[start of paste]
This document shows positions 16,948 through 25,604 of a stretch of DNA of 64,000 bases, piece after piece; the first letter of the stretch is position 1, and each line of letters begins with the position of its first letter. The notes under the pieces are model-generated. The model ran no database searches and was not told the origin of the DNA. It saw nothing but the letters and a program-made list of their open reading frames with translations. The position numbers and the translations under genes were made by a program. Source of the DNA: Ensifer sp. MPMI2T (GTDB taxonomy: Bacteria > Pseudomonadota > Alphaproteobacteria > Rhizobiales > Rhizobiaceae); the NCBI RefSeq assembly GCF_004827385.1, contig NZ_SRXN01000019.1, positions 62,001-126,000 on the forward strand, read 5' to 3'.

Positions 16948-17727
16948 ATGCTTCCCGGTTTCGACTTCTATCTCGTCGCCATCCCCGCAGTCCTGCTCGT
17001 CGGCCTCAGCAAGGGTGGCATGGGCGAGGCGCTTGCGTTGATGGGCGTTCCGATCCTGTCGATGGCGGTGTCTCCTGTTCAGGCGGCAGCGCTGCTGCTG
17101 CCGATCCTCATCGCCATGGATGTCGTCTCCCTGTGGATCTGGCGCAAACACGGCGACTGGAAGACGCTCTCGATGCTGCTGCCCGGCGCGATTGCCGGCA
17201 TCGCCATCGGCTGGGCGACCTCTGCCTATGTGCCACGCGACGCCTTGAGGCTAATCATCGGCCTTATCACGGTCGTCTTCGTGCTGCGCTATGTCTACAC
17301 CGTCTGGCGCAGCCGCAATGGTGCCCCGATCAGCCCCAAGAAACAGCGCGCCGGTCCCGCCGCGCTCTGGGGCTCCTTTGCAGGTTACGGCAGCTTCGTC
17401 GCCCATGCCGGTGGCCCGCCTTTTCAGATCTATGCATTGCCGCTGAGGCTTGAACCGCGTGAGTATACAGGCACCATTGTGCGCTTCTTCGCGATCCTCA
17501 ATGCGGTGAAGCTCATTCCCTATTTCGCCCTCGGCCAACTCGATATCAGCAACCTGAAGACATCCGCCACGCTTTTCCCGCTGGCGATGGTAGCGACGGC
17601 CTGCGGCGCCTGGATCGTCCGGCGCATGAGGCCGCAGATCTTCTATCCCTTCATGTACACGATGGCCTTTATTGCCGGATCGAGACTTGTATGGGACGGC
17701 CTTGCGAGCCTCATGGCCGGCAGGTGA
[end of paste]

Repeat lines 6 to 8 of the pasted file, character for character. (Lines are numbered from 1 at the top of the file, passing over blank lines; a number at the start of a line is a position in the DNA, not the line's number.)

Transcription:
17201 TCGCCATCGGCTGGGCGACCTCTGCCTATGTGCCACGCGACGCCTTGAGGCTAATCATCGGCCTTATCACGGTCGTCTTCGTGCTGCGCTATGTCTACAC
17301 CGTCTGGCGCAGCCGCAATGGTGCCCCGATCAGCCCCAAGAAACAGCGCGCCGGTCCCGCCGCGCTCTGGGGCTCCTTTGCAGGTTACGGCAGCTTCGTC
17401 GCCCATGCCGGTGGCCCGCCTTTTCAGATCTATGCATTGCCGCTGAGGCTTGAACCGCGTGAGTATACAGGCACCATTGTGCGCTTCTTCGCGATCCTCA